Former Junior Springbok flank Shaun Adendorff says he wants to leave a legacy at the Northampton Saints that would make his kids proud.
Adendorff – who was an integral part of the Junior Springbok side that won the 2012 U20 World Championship in South Africa – recently joined the Saints from ProD2 side Aurillac.
The 28-year-old loose forward has been through the highs and lows of a professional career as he narrowly missed out on being named Junior World Player of the Year in 2012, but then struggled for consistent game time with two stints at the Vodacom Bulls split by a short move to Boland. He also featured on the sevens scene for the Blitzboks in 2014 and 2015.
However, after an impressive two seasons in France, Adendorff earned a contract with the Saints and is determined to make it count.
‘It’s any young player’s dream to win a Junior World Cup and it’s definitely a big highlight of my career so far,’ Adendorff told the Saints website.
‘My career was definitely going uphill there but then certain circumstances and certain people’s opinions didn’t go my way, but that’s rugby and that’s life. It doesn’t always go your way, and I’ve definitely had to fight my whole career to get where I am now.
‘I want my kids to be able to talk about me like that and I have to do as much as I can. No one wants to say “My dad was just a rugby player” and not be able to mention anything else about him. I want to do as much as I can for Saints so my kids will say, “Wow, my dad was an amazing rugby player” and they will follow in my footsteps.’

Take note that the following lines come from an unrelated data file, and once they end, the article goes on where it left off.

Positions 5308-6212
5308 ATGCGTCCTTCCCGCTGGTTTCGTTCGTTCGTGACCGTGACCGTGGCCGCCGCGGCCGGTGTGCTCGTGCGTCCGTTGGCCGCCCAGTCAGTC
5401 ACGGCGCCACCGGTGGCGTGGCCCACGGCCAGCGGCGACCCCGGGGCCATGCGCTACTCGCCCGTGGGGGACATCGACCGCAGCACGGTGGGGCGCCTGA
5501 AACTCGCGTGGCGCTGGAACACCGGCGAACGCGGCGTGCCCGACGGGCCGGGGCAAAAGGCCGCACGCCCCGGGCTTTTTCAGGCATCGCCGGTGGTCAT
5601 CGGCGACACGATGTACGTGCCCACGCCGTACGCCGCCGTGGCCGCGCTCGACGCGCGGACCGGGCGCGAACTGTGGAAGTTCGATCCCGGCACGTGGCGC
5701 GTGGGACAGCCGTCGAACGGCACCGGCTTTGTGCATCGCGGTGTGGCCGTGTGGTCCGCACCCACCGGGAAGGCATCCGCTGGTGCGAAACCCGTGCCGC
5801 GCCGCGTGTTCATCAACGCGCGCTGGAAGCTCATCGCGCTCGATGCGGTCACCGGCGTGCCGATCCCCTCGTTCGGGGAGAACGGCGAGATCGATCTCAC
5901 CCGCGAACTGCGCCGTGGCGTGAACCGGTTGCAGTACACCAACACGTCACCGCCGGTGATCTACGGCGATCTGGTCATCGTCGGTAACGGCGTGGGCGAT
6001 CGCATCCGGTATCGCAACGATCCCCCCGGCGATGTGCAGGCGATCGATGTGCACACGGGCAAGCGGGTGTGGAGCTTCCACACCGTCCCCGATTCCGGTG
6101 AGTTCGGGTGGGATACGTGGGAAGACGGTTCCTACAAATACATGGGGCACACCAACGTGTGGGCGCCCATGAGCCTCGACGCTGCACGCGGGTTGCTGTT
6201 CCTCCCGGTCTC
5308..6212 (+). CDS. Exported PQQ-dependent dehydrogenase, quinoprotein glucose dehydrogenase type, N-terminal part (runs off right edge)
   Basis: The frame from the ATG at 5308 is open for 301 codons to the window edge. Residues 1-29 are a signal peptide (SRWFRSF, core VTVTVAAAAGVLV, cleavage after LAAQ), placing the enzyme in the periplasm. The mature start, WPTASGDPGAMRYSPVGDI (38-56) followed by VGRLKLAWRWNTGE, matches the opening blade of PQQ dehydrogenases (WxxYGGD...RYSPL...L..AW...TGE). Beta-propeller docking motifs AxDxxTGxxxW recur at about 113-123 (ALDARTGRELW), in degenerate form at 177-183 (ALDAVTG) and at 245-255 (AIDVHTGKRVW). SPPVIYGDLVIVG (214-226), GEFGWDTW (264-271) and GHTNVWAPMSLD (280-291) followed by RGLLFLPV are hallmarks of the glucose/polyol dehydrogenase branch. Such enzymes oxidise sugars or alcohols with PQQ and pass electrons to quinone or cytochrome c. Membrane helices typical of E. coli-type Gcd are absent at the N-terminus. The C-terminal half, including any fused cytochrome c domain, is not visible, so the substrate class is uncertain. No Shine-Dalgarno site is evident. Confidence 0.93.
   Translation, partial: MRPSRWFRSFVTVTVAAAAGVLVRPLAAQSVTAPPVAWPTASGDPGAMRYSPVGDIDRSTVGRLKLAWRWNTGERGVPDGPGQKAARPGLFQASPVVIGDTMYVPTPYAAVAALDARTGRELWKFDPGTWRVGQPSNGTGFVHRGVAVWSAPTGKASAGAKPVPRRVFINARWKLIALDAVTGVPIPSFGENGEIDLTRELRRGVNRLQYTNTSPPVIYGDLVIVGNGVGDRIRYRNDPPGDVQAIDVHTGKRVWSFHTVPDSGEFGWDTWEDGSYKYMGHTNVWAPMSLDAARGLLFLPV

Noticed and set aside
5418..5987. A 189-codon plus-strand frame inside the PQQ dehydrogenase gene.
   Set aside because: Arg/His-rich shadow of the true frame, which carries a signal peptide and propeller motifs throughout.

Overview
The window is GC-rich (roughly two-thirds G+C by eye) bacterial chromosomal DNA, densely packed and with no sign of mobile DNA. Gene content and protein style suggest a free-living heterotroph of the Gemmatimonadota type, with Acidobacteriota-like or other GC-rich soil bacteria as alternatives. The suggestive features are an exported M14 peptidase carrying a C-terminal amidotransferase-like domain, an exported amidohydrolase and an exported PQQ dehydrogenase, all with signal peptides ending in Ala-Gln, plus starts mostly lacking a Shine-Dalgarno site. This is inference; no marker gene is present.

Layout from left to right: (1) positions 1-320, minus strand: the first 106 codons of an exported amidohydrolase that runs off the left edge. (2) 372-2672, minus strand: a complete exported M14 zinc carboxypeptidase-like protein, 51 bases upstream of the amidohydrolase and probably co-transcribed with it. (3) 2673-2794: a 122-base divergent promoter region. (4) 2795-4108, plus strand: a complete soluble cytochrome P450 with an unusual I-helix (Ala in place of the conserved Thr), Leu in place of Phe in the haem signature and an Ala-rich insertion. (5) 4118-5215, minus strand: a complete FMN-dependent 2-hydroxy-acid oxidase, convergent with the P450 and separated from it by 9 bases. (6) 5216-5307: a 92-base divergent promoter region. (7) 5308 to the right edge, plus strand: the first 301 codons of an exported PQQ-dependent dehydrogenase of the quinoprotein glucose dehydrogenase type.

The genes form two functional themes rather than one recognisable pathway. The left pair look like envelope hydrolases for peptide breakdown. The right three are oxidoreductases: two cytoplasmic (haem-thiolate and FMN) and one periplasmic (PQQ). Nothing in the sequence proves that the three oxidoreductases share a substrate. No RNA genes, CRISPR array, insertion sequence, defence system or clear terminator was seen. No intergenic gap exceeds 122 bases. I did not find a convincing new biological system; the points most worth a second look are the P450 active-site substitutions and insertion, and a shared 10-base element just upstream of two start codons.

— Jared Wright (@jaredwright17) September 2, 2019
Adendorff added that his move to the French second division allowed him to add a new dynamic to his game and become a more complete player as a result.
‘When I entered the professional set-up in South Africa, I went from playing No 8 for many years at school to going to the Bulls, where bigger was better. I had to change my game, I played at 6 and I did really well – but then the rest of my career in South Africa, I was just labelled as a fetcher.
‘In ProD2 and with the way the French people play, I felt I would be better suited at 8 and it would help my career much more. I went back to 8 and adapted very quickly. Whereas in South Africa I was more of a defensive player, in France I’ve taken my defensive game and added a whole new range of attacking to it.
‘I’ve changed the way I play; I’m a different player to what I was in South Africa and I’m also in a different weight class, as most players are when they move to France.’
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